This legal issue brief focuses on “viral” or “word-of-mouth” marketing. Viral marketing campaigns are designed to mask their commercial origin, which raises multiple issues related to protecting consumers, especially young children. These campaigns are used to drive traffic to a firm’s website, Facebook page, or online marketing application. The brief describes viral marketing tactics used by firms; how firms derive value from these tactics; privacy concerns about these tactics aimed at young children and the personal information children may share, often without the knowledge or consent of parents; and how viral marketing tactics may violate state Unfair and Deceptive Acts and Practices (UDAP) statutes.
It’s Not Just for Teens: Viral Marketing to Young Children
State consumer protection laws have yet to fully catch up with advances in digital marketing. This report focuses on how existing state consumer protection law can be used to limit harmful digital marketing to children and adolescents. The report describes the key differences between digital and traditional food marketing and … More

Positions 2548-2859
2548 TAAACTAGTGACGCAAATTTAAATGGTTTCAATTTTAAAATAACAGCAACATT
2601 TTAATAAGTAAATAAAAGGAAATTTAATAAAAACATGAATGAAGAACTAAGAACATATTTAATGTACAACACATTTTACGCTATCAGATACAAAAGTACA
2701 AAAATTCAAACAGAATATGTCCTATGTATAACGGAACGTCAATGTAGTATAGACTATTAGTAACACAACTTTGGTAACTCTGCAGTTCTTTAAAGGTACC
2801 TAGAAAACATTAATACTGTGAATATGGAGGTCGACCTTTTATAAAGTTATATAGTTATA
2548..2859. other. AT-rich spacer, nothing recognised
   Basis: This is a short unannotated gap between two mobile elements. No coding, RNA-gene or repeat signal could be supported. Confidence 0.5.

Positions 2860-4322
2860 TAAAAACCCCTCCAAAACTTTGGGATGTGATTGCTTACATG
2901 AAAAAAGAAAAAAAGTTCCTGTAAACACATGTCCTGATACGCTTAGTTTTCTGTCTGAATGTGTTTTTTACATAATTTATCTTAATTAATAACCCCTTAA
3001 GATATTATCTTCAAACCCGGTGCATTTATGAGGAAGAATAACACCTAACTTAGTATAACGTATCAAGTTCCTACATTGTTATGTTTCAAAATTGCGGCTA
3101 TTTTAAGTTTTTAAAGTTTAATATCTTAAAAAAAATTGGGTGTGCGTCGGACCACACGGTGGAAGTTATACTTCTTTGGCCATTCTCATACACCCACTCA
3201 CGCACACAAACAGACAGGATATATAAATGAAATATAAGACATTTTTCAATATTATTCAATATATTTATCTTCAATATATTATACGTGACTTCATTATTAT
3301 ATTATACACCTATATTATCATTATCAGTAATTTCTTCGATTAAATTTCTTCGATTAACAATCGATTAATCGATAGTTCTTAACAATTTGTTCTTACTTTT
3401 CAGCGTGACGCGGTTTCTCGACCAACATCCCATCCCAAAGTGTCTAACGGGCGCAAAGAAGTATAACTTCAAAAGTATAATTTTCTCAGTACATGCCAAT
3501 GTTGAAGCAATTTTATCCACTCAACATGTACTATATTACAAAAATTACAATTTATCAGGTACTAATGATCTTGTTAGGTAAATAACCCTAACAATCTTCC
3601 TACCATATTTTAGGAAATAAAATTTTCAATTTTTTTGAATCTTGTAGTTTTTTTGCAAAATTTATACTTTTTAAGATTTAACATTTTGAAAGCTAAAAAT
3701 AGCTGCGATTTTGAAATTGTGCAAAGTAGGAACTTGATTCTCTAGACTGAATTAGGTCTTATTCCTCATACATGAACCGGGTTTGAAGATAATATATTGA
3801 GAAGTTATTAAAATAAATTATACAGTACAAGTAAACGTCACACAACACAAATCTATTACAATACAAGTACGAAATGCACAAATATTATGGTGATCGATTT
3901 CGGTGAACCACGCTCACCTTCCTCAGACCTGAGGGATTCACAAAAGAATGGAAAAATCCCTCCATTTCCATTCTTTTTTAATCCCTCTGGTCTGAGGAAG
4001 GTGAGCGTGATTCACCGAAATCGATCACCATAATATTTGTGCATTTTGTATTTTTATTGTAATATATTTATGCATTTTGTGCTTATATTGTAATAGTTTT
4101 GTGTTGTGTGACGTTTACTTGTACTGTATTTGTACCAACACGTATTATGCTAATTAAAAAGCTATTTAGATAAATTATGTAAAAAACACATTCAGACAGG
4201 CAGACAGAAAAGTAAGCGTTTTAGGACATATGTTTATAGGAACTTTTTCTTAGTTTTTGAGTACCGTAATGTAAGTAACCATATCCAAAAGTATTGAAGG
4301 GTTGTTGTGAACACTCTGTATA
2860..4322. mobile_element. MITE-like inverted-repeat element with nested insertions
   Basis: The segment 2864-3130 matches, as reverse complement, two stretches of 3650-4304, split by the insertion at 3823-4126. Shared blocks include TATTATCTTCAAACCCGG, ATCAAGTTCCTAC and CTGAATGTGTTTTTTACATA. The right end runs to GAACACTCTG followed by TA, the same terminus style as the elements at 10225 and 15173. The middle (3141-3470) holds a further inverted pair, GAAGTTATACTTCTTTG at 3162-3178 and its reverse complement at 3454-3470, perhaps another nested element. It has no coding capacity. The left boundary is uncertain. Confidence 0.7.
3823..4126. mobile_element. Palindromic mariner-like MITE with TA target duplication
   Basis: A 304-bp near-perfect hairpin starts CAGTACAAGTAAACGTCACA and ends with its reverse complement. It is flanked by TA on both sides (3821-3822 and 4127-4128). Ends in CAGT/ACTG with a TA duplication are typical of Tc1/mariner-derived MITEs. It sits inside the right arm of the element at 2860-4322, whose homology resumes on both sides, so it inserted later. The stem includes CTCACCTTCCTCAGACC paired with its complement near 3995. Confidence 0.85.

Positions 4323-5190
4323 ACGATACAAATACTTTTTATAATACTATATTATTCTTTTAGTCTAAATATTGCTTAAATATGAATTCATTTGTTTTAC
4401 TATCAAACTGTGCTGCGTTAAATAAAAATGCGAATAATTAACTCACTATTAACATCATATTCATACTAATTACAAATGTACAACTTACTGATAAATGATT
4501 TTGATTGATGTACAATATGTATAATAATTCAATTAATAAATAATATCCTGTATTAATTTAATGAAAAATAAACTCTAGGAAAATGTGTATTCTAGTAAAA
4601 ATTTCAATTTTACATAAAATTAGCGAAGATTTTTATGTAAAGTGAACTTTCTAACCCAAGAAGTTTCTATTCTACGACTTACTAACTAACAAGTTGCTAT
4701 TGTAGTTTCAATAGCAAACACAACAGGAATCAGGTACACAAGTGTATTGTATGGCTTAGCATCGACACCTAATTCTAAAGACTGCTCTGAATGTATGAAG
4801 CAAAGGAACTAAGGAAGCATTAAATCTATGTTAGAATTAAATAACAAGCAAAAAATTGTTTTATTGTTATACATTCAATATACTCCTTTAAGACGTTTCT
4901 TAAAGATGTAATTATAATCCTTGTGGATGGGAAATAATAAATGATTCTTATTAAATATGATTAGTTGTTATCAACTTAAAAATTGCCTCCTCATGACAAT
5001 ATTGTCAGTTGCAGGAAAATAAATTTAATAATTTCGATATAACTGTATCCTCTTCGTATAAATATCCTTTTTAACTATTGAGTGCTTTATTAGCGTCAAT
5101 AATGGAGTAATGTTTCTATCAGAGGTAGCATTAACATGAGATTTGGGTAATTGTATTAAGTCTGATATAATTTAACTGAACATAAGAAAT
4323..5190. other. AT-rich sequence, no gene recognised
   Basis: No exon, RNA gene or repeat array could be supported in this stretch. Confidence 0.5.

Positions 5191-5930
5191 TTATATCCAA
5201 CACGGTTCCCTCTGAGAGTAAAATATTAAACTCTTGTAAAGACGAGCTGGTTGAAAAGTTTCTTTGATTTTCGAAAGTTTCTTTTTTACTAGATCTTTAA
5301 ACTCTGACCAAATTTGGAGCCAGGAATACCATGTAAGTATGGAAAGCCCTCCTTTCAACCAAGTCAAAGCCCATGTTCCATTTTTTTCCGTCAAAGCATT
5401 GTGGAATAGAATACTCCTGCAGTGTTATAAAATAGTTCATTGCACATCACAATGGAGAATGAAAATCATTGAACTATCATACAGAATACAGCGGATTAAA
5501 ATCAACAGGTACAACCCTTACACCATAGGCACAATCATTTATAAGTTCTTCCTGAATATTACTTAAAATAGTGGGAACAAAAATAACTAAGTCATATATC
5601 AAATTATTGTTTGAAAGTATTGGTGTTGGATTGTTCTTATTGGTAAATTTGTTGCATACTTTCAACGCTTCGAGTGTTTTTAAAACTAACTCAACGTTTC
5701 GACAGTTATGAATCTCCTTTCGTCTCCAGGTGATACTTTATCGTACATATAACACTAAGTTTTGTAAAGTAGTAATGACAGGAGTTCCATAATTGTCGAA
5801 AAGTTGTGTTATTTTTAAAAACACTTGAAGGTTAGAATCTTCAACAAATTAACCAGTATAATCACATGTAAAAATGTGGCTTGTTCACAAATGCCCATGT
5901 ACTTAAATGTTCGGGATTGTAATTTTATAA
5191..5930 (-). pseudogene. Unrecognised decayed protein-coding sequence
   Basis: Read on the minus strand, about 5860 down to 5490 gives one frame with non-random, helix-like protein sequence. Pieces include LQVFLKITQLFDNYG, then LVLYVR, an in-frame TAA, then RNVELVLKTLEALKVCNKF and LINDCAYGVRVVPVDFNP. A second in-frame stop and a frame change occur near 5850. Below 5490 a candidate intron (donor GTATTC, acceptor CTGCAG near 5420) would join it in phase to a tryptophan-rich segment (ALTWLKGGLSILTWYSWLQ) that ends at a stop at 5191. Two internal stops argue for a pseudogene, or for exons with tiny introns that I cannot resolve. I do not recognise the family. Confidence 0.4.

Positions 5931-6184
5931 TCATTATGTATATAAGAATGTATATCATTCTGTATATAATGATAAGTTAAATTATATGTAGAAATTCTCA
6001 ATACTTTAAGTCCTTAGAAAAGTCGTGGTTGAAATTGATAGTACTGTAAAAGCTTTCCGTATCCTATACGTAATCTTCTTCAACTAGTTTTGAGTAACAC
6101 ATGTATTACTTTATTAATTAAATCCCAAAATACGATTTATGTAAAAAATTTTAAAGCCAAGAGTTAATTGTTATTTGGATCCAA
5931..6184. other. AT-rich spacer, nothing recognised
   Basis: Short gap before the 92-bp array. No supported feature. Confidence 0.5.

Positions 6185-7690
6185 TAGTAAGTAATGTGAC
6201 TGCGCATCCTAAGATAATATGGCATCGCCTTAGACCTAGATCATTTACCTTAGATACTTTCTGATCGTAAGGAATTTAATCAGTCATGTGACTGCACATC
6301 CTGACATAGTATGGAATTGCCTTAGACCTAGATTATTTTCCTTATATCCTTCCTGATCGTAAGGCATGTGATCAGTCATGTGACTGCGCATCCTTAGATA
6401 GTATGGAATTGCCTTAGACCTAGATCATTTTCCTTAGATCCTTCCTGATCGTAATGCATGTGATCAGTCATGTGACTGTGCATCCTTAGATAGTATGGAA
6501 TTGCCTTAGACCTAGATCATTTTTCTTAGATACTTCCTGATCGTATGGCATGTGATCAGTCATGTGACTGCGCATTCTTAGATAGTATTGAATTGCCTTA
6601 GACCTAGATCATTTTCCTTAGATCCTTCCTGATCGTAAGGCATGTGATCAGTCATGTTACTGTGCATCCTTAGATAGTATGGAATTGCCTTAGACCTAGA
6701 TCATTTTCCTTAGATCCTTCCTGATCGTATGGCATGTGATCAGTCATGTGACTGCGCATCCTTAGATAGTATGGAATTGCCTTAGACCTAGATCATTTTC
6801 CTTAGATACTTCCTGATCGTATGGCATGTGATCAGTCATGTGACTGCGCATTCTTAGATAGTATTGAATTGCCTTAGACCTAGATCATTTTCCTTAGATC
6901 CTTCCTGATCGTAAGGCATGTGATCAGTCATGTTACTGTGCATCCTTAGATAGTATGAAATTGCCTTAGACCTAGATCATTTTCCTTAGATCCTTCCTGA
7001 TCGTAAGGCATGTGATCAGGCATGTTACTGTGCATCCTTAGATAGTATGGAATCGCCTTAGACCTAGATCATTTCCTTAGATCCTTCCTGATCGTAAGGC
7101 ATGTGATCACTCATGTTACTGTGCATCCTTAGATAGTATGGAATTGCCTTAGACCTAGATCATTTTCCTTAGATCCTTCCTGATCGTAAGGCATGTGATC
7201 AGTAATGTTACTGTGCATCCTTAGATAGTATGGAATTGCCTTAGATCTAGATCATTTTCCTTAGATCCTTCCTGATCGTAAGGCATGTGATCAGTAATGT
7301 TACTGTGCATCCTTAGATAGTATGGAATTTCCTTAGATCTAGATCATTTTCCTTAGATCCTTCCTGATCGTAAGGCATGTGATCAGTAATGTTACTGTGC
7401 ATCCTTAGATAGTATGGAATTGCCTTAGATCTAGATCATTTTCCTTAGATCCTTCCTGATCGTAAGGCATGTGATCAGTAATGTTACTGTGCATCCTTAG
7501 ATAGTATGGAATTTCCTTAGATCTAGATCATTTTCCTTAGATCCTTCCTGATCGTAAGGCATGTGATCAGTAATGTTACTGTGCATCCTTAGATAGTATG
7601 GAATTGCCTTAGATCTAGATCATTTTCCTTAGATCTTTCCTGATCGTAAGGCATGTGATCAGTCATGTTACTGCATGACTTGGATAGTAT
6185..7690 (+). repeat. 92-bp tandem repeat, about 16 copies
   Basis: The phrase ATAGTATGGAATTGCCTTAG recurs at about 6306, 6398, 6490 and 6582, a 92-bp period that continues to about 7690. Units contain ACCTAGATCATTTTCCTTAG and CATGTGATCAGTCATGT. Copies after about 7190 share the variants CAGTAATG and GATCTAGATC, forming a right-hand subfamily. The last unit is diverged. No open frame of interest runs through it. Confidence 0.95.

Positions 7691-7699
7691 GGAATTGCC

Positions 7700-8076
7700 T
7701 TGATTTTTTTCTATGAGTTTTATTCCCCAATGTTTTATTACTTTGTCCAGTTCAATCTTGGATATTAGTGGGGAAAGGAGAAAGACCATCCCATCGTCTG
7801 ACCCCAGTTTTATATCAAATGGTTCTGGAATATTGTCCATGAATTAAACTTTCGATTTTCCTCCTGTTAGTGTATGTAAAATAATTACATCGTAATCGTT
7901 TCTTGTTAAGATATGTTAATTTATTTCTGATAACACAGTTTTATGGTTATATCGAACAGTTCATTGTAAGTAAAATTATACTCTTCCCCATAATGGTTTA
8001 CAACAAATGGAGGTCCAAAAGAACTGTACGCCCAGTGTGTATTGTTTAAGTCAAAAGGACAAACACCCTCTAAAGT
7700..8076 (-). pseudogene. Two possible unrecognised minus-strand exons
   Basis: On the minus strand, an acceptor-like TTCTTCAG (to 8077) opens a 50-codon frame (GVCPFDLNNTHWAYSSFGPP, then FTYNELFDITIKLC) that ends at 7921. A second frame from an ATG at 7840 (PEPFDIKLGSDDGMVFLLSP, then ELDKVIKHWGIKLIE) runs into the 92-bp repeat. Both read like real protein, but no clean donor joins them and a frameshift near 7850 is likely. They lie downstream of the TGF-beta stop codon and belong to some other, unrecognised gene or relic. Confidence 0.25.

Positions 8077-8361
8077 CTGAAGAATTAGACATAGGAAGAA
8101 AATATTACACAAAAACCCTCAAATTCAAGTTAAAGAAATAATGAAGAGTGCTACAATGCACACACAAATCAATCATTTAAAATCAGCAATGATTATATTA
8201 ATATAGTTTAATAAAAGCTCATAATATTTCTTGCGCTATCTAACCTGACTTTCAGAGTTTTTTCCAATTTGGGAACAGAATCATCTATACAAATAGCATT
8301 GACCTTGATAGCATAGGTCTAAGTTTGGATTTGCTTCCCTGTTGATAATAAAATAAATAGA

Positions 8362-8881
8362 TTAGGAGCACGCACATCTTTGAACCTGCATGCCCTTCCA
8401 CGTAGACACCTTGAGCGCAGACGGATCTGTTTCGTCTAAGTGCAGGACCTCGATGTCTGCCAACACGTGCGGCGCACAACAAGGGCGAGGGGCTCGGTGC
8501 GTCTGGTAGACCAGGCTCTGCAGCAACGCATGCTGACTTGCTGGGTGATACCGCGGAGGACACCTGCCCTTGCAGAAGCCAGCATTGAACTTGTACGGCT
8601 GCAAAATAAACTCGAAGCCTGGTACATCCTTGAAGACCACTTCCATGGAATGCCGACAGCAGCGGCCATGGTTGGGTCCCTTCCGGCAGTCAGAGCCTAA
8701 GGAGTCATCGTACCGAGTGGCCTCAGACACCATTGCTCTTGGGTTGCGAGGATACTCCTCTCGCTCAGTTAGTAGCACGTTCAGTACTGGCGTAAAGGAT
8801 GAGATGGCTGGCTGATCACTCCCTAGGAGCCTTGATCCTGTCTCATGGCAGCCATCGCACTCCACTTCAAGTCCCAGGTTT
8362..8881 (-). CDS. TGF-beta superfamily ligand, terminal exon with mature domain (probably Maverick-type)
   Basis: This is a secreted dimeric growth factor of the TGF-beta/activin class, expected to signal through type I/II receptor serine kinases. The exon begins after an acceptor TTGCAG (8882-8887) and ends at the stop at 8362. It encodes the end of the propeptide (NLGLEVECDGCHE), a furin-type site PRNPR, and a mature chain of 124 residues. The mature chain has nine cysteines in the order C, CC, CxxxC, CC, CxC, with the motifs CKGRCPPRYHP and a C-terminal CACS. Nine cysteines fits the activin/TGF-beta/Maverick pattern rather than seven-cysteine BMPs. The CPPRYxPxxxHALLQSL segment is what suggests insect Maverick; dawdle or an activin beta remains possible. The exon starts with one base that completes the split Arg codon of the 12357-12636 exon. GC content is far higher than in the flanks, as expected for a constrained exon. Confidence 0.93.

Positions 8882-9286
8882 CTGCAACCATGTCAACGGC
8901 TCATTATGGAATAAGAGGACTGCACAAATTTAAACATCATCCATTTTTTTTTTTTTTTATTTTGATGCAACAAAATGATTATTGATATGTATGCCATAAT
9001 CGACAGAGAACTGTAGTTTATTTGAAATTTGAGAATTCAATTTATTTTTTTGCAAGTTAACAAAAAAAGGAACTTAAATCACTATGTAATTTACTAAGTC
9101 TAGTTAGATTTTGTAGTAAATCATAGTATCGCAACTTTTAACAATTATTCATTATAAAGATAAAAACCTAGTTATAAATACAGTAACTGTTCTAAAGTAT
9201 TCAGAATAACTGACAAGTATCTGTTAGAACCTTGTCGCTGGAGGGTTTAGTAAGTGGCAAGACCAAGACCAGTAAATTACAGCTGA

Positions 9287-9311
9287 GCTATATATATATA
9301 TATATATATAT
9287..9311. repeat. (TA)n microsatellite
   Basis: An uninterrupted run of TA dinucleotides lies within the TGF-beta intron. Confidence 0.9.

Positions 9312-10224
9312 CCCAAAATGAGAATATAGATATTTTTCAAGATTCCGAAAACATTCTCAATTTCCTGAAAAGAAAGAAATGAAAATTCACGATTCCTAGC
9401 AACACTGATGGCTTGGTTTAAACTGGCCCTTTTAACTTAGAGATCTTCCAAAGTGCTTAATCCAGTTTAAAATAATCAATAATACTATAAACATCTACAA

Analyzing the Legal Authority of State Attorneys General to Limit Unfair and Deceptive Digital Food Marketing to Children
Food marketing that employs computers and mobile devices to engage young people has exploded in recent years and can directly target and geo-locate children, often without parental knowledge. State Attorneys General (AGs) have authority to protect the public from Unfair and Deceptive Acts and Practices (UDAP). Digital marketing that bypasses … More
Digital Food and Beverage Marketing Environments in a National Sample of Middle Schools: Implications for Policy and Practice
One promising approach to influence nutrition behavior is to limit food and beverage marketing to children. Children are a lucrative market and schools may be an effective setting in which to intervene. Studies have shown that marketing in schools is prevalent but little is known about digital marketing to students … More